[xi] See Mark Duffield and Vernon Hewitt (eds.), Empire, Development & Colonialism. The Past in the Present. Woodbridge: James Currey 2009.

[xii] See i.a. Dirk A. Moses (ed.), Empire, Colony, Genocide. Conquest, Occupation, and Subaltern Resistance in World History. New York: Berghahn 2008; Henning Melber with John Y. Jones (eds.), Revisiting the heart of darkness – Explorations into genocide and other forms of mass violence. Uppsala: Dag Hammarskjöld Foundation 2008 (Development Dialogue, no. 50).

[xiii] Leo Panitch and Colin Leys (eds.), Coming to Terms With Nature. Socialist Register 2007. London: Merlin Press 2006.

[xiv] John Sanbonmatsu, The Postmodern Prince: Critical Theory, Left Strategy, and the Making of a New Political Subject. New York: Monthly Review Press 2004, pp. 203ff.

[xv] Schuurman, “Globalization and Development Studies”, op. cit., pp. 13f.

[xvi] Jean-Mark Coicaud, “Conclusion: INGOs as Collective Mobilization of Transnational Solidarity: Implications for Human Rights Work at the United Nations.” In Ethics in Action. The Ethical Challenges of International Human Rights Nongovernmental Organizations, edited by Daniel A. Bell and Jean-Marc Coicaud. Cambridge: Cambridge University Press 2007, pp. 279-301 (here: p. 284).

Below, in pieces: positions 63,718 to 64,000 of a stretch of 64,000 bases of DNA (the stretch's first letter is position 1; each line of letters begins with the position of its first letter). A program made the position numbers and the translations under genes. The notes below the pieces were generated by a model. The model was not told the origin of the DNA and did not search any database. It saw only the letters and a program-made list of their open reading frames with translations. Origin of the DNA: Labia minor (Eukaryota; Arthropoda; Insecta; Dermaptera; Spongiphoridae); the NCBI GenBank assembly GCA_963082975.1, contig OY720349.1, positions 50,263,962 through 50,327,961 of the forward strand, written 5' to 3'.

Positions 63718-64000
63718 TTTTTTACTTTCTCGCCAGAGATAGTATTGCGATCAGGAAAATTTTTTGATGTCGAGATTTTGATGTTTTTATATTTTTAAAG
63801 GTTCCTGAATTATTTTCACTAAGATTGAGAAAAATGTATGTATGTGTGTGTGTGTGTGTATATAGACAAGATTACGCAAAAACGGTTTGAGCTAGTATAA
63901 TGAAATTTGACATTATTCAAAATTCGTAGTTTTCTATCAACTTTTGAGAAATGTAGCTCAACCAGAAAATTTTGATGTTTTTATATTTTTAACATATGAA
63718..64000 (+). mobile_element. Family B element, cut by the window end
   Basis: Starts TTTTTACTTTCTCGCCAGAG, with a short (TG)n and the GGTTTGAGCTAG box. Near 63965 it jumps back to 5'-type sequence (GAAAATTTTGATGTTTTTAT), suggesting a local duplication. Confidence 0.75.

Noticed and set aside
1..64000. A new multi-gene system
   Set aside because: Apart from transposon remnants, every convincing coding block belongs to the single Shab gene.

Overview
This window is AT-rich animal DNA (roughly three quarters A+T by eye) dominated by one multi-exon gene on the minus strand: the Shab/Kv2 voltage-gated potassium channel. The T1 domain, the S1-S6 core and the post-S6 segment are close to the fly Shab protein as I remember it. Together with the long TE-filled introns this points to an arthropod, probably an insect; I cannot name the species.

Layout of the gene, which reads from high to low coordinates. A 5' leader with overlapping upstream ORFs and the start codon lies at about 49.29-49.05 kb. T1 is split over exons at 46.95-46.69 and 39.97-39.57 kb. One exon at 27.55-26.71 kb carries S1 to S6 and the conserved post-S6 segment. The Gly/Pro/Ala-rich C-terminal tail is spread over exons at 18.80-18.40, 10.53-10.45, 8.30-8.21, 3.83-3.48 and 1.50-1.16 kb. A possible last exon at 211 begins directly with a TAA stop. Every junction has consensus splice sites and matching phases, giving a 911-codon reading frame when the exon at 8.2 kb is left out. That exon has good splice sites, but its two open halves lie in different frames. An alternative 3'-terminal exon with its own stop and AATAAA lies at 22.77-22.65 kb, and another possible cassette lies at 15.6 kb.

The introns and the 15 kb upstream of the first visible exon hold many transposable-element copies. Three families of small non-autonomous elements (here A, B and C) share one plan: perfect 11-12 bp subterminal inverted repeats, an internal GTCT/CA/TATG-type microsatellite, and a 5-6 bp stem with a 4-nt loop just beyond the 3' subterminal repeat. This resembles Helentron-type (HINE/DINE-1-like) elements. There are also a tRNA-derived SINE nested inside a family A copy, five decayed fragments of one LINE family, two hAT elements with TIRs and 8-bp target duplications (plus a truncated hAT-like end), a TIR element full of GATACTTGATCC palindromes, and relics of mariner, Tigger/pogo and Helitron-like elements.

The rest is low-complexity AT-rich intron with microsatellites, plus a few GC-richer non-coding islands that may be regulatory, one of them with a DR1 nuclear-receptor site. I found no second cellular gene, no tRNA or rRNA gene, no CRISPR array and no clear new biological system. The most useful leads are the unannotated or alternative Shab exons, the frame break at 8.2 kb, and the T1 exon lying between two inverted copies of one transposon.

[xvii] Spijkers, The United Nations, op. cit.

[xviii] Stephen Browne, Sustainable Development Goals and UN Goal-Setting. London and New York: Routledge 2017, p. 2.

[xix] Ibid., p. 3.

[xx] Ibid., p. 5.

[xxi] Ibid., p. 110.

[xxii] Ibid., p. 133.

[xxiii] United Nations, Transforming our world, op. cit., p. 32.

[xxiv] Ibid., p. 3.

[xxv] Ibid.

[xxvi] Ibid., p. 31.

[xxvii] Gilles Carbonnier and Tiina Kontinen, North-South Research Partnerships: Academia Meets Development? Bonn: EADI (EADI Policy Paper Series), June 2014, p. 16. For a considerably modified later version see Gilles Carbonnier and Tiina Kontinen, “Institutional Learning in North-South Research Partnerships”, Revue Tiers Monde, no. 221, Janvier-Mars 2015, pp. 149-162.

[xxviii] See for a critique of such discourses Henning Melber, ”Africa and the Middle Class(es), Africa Spectrum, vol. 48, no. 3, 2013, pp. 111-120 and “Where and What (for) is the Middle? Africa and the Middle Class(es)”, European Journal of Development Research, vol. 27, no. 2, 2015, pp. 246-254 as well as the contributions in Henning Melber (ed.), The rise of Africa’s middle class. Myths, realities and critical engagements. London: Zed Books 2016 and Johannesburg: Wits University Press 2017.

[xxix] United Nations Educational, Scientific and Cultural Organization (UNESCO) and International Social Science Council (ISSC), World Social Science Report 2013. Changing Global Environments, Paris: OECD Publishing and UNESCO Publishing, 2013. Quoted from: World Social Science Report 2013. Summary, p. 14.

[xxx] Ibid., p. 9.